The View From 1776
Wednesday, February 21, 2007
How FDR Destroyed the Dollar
Until 1933, the U. S. dollar was the among the strongest and most stable currencies in the world. With the stroke of a pen, President Franklin Roosevelt torpedoed it. We are still plagued with the resulting inflation.
All governments lust for taxpayers’ money. The ability to direct the expenditure of large sums of money confers great power upon political leaders. But the spending requirements that President Franklin Roosevelt had in mind upon taking office in 1933 were of extraordinary dimensions. Inflating the currency, in socialist theory, was a way to create more money for that end.
In the 1920s, after the disillusionment of World War I, socialism enjoyed great vogue in the United States. Social Gospel ministers extolled it, intellectuals lauded it, and popular magazines ran many favorable articles about it. In that period, the general public had no awareness of the horrors then being effected in the name of socialism in the USSR, and Hitler’s National Socialism was still in the future.
It was against that background that Franklin Roosevelt campaigned for the presidency in 1932 with the promise to give state-planning a try. Described in that way, it seemed to be no more than a proposal to coordinate government spending more effectively.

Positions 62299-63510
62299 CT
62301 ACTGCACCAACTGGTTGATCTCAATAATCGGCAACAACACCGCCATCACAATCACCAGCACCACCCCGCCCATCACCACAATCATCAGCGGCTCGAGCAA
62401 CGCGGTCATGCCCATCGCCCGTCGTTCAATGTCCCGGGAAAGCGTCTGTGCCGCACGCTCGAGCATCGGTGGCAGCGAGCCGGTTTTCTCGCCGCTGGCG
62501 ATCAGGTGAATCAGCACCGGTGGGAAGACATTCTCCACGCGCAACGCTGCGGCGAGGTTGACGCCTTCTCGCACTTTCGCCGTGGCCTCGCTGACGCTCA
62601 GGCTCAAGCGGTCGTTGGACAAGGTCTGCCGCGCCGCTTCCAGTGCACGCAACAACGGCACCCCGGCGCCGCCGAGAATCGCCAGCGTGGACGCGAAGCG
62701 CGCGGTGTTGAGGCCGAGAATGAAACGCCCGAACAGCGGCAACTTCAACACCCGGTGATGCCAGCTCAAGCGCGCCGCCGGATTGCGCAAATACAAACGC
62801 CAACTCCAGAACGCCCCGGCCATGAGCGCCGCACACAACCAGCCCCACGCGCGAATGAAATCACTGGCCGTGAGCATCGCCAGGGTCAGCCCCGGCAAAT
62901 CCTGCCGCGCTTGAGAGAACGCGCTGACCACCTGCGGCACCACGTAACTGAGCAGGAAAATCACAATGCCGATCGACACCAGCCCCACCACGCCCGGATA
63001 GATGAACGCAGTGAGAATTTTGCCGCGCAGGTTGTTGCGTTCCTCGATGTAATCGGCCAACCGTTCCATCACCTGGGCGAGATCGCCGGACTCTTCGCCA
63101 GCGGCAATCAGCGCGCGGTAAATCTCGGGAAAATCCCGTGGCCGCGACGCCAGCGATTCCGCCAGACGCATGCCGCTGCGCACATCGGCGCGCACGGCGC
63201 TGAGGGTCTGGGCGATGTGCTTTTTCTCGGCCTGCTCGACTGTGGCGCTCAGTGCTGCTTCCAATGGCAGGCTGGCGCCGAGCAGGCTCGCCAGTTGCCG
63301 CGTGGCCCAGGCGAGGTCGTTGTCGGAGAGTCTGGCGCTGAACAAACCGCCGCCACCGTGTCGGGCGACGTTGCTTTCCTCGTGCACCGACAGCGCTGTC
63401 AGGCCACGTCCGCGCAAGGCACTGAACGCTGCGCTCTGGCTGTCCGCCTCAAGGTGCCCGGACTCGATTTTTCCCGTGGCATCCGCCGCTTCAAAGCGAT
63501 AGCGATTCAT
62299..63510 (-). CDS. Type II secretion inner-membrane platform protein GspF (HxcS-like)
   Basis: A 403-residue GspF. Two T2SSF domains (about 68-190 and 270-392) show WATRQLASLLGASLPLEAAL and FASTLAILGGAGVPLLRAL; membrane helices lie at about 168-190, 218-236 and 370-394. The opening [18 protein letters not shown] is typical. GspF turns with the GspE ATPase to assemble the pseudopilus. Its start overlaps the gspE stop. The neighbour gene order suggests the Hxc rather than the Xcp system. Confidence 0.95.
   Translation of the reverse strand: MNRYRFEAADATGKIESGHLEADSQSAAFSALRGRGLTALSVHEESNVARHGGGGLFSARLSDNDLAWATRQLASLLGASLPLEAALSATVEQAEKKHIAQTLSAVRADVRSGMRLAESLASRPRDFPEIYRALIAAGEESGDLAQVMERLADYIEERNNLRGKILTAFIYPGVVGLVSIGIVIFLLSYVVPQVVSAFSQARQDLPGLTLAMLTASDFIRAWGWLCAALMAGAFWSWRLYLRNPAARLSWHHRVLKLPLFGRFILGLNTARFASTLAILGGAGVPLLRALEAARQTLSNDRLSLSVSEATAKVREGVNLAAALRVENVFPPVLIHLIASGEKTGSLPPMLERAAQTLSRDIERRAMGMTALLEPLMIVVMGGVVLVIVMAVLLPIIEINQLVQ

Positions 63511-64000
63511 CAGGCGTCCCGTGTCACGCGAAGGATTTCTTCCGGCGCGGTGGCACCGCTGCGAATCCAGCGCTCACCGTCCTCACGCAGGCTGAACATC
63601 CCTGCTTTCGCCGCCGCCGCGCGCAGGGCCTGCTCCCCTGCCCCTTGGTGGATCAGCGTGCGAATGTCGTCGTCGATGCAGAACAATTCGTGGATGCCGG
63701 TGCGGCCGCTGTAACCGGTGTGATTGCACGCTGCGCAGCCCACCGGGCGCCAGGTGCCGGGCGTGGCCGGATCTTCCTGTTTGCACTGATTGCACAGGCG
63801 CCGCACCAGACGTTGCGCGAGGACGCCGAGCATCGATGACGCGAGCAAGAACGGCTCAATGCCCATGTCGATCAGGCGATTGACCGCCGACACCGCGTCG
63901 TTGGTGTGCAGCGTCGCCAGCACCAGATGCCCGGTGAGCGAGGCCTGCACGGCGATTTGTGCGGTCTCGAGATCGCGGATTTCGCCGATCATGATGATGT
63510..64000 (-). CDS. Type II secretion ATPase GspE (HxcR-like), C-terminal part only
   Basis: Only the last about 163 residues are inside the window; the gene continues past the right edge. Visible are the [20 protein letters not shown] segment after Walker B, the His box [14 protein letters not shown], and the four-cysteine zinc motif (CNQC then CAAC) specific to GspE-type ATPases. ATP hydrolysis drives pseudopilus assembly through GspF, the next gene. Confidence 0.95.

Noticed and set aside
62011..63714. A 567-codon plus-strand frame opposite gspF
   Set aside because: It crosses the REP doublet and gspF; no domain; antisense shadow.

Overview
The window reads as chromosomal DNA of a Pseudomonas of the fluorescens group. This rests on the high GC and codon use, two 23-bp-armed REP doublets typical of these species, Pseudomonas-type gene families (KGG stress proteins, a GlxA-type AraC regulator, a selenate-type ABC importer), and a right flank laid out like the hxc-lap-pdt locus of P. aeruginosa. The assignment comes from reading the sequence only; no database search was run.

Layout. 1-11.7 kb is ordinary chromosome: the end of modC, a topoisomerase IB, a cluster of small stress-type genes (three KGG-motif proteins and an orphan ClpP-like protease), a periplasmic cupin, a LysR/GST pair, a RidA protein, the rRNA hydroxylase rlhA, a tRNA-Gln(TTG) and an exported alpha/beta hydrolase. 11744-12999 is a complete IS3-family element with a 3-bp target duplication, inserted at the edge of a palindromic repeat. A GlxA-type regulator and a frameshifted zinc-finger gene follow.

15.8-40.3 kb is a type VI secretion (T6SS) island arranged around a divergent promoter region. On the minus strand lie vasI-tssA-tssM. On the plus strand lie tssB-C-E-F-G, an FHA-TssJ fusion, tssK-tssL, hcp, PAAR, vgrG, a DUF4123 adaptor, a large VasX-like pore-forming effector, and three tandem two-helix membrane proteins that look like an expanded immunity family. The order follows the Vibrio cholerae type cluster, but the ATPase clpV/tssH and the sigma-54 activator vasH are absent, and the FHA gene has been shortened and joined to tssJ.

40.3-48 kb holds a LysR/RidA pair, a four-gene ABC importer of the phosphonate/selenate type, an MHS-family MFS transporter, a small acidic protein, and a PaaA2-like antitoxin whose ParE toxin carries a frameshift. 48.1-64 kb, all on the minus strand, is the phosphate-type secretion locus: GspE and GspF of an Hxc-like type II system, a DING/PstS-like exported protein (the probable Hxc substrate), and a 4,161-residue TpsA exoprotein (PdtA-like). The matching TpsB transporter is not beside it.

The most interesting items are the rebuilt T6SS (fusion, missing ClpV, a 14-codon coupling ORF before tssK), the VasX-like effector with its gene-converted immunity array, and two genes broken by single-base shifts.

FDR’s ideas, however, went much further than that, as demonstrated by the barrage of government take-over programs enacted immediately after his inauguration. His “brain trusters,” socialistic Ivy League professors, were proposing to nationalize the private banks and agriculture, and to regulate industrial production, prices, and wages on the model of Mussolini’s Fascist state-corporatism.
The tenor of the times was flippantly described in The New Dealers, an admiring book written in 1934, the second year of the New Deal. The author wrote:
To-day, as the New Deal moves slowly towards the nationalization of the banking system through the social control of credit policies, there is lamentation in the tents of ... the Wall Street group… For the monetary controversies of the first year of the Roosevelt Administration can be understood only an the assumption that there is a profound struggle between the Government and the bankers for the control of the American credit system…..
The President knew that financing the imposition of socialism and collectivization of power in Washington would require a huge expansion of Federal spending power. Along with that, his “brain trusters” proposed to inflate prices with the theoretical intention of giving farmers and workers more spending power. Inflation, they assumed, would enable easier debt repayment, force higher wages, and reduce unemployment. In practice the results were quite disappointing.
Throughout the history of the world, the one universal measure of value has been gold. In times of war and economic weakness, people owning gold have always been able to buy what they needed in exchange for gold. Paper currencies, like the present-day U.S. dollar, have no intrinsic value. Their worth changes daily with inflation and foreign exchange dealers’ transactions.
OPEC, for example, came into existence in large measure because oil-producing countries were being paid fixed prices in dollars, but the exchange value of the dollar was declining rapidly. OPEC pushed oil prices from around $5 to more than $90 per barrel, adjusted for today’s inflation, in the 1970s.